My daily zen. So many great things happening here.
Just for Fun
Attachments by Rainbow Rowell – Rom-com set in 1999 with realistic characters.
Fangirl by Rainbow Rowell – An introverted fan-fiction writer heads off to freshman year of college.
Colorless Tsukuru Tazaki and His Years of Pilgrimage by Haruki Murakami – Moody, mysterious, foreboding.
The Expanse series by James S.A. Corey – Space opera at the highest level.
The Rule by St. Benedict – Some say the order of St Benedict is the oldest ongoing organization in the West (outside of the church). You can see why in this timeless classic of school for beginners.
How to Live: What the Rule of St. Benedict Teaches Us About Happiness, Meaning, and Community by Judith Valente – The author is a workaholic journalist and broadcaster. Her background lets her clearly translate the wisdom of Benedict for the 21st century.
My wife and I were recently on a little road trip, and it afforded us the time and space to have fun little conversations life usually doesn’t give you a chance to have. We talked about dream houses, future vacations when our boys grow up, and country music. We worked pretty hard on our top ten lists of all-time favorite country songs (not necessarily best or most popular or any other qualifier).
For me, country music is about prideful screwups. A prideful screwup is someone who is proud of their allegiances (town, state, religion, occupation) and also regularly screws stuff up (relationships, drinking too much, not working enough). It’s like the blues in that way. Even though the twang and the South may not be universal, the themes of country music are universal. So, without further adieu, and here is what I came up with, in random order:
Chattahoochee by Alan Jackson – I was elementary-aged when this song came out, but the nostalgia and fondness in this song rang true to me before I even had good old days to look back on. I didn’t grow up like the songwriter, but I do feel that same fondness for my teens, where I learned “a lot about livin’ and a little ’bout love.”
Diggin Up Bones by Randy Travis – I remember riding around in the backseat of my parents’ Oldsmobile and this song being on the radio all the time. I’m pretty sure my parents liked this album that they even bought the cassette. This song is a great example of a prideful screwup somewhat enthusiastically enjoying wallowing in misery. Been there, Randy!
Friends in Low Places by Garth Brooks – Besides his weird face mic and lightning shirts, the other awesome thing about Garth Brooks was his string of great sing-along songs. Low Places is such a good sing-along song that even the recording features a sing-along. I love the sheepish acceptance of being a contented screwup in this song.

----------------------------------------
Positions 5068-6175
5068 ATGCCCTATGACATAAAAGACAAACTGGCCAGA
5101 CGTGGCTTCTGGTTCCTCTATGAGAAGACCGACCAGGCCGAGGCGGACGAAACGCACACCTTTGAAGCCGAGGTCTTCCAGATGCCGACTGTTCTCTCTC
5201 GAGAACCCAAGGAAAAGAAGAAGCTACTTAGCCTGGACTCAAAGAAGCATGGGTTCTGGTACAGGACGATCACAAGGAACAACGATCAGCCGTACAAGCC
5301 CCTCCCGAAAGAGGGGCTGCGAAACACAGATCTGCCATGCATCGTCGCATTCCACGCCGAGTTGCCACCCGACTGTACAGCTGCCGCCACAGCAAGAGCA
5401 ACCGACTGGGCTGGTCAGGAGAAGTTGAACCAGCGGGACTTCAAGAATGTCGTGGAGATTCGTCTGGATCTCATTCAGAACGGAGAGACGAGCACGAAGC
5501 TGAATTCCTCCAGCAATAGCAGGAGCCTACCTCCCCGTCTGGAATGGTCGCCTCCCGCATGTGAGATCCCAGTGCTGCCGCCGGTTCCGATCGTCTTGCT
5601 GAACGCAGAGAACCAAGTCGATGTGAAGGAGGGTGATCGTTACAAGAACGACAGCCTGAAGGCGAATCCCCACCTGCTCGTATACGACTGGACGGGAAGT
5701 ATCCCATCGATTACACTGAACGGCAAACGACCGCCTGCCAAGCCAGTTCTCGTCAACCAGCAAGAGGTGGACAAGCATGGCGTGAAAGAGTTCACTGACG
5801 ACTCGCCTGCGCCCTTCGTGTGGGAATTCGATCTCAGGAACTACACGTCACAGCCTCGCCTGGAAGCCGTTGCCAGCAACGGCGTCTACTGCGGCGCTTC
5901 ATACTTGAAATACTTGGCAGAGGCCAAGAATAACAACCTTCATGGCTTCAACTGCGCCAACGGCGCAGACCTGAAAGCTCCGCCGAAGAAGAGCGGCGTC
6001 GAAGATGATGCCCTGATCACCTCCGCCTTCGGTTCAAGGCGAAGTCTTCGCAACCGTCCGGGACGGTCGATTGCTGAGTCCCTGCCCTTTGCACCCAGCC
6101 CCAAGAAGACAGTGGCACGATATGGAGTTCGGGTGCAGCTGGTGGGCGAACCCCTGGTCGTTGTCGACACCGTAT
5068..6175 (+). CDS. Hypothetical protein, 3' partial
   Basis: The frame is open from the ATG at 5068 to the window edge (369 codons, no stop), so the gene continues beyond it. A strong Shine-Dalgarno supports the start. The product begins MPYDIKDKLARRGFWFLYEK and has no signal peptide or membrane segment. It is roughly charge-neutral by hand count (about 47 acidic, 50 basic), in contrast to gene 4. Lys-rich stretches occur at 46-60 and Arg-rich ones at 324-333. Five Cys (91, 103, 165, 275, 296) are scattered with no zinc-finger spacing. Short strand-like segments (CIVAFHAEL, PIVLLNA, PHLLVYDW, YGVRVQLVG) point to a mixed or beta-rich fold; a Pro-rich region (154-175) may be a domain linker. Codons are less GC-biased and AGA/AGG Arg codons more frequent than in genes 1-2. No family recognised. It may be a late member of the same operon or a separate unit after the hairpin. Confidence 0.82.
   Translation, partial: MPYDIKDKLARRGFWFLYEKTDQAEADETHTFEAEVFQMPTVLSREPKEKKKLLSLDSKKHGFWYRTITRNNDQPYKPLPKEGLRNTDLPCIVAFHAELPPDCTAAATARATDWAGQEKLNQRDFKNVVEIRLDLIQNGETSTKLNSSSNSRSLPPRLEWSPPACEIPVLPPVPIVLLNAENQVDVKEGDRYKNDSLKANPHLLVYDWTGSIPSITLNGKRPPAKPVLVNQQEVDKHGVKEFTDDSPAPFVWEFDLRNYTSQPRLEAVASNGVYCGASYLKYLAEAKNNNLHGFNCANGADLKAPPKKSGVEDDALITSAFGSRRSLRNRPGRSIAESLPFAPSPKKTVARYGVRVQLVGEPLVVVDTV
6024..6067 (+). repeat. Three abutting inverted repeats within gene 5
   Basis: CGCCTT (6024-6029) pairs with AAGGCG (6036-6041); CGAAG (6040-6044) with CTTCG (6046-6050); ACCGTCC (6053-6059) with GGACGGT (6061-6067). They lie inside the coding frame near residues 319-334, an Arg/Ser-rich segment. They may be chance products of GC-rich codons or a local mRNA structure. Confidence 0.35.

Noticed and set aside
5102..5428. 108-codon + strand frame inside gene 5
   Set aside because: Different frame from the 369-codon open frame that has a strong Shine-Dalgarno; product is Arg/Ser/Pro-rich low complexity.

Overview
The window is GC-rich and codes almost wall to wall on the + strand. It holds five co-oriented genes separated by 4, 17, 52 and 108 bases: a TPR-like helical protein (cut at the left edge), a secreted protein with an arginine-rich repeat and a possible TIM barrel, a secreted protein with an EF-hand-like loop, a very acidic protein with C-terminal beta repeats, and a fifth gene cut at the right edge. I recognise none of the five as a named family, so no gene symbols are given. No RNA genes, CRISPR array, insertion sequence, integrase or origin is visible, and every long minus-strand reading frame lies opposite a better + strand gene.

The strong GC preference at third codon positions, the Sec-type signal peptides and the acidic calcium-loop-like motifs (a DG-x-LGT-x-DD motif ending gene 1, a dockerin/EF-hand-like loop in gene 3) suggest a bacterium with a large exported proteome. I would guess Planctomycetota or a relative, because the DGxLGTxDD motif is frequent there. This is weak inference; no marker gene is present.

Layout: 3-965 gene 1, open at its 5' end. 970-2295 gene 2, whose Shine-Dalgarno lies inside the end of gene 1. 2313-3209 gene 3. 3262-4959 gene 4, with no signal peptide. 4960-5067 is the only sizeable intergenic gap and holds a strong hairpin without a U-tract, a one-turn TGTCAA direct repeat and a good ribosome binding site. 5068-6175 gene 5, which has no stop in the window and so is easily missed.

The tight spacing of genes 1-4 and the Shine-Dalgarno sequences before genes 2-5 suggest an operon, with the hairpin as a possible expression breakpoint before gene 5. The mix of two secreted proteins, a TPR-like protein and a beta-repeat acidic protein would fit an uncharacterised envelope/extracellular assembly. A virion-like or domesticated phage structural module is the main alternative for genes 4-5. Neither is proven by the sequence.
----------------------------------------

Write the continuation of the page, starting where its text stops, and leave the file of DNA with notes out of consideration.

Night Life by Willie Nelson – Willie is one of the historic gods of songwriting to me. His guitar playing was heavily influenced by Django Reinhardt, famous for his loose “gypsy jazz” style of nylon-stringed guitar playing. This song features that loose feel, as well as Willie’s gypsy nature.
Take This Job and Shove It by Johnny Paycheck – Not only is Johnny Paycheck one of the best songs for any singer or rapper or pro-wrestler, it is also the perfect name for a guy who is fed up with his crap job. I’ve had all kinds of jobs, from toilet scrubber to attorney to day laborer, and there has definitely been a day or two where I fantasized about turning this up to 11 on my work computer and walking out, never to return.
Give Me Back My Hometown by Eric Church – The Outsiders is one of my favorite albums to come out in the last few years, and “That’s Damn Rock & Roll” from that album is one of my favorite rock songs, mainly due to the foot stomping, headshaking backing vocals of Joanna Cotten, who tears up a backing track as well as Merry Clayton in The Rolling Stones’ “Gimme Shelter”. “My Hometown”, though, is a great pure country song. That feeling of being haunted by an ex, and everything changing because of your memories – that’s pretty universal.
Even If It Breaks Your Heart by Will Hoge – The Eli Young Band made this song popular, but songwriter Will Hoge sings this song about following your dreams and your guts like he’s singing for his life. In a way, I suppose he is. I’ve been obsessed with song since the first time I heard it.
I Saw the Light by Hank Williams – Hank Williams is in my triumvirate of favorite songwriters, along with Bob Dylan and Dustin Kensrue. His lyrics and song structures are simple, but they’ve endured for decades and decades because they’re so good. “I Saw the Light” is a fantastic country gospel song, and it just came from an offhand comment Williams made about seeing city lights from the backseat of a car on the way to the next show. He wasn’t particularly religious, but he knew the phrase “I saw the light,” would sound great in a song. There you go. I could spend all day talking about Hank Williams songs .”Honky Tonkin'”, “Hey, Good Lookin'”, “Your Cheatin’ Heart” and “Move it On Over” could easily be on this list.
I Wish I Felt Nothing by The Wallflowers – The Wallflowers were typically filed under “Alternative” when this album came out in the mid-90’s, but this is a country song about loneliness and I’ve loved it for twenty years.
Ain’t Nothin’ Like by Brad Paisley – This song celebrates the simple but profound joys of normal family life better than any other song I can think of, which is a very country thing to do. It’s the song equivalent of the tv show “Friday Night Lights”.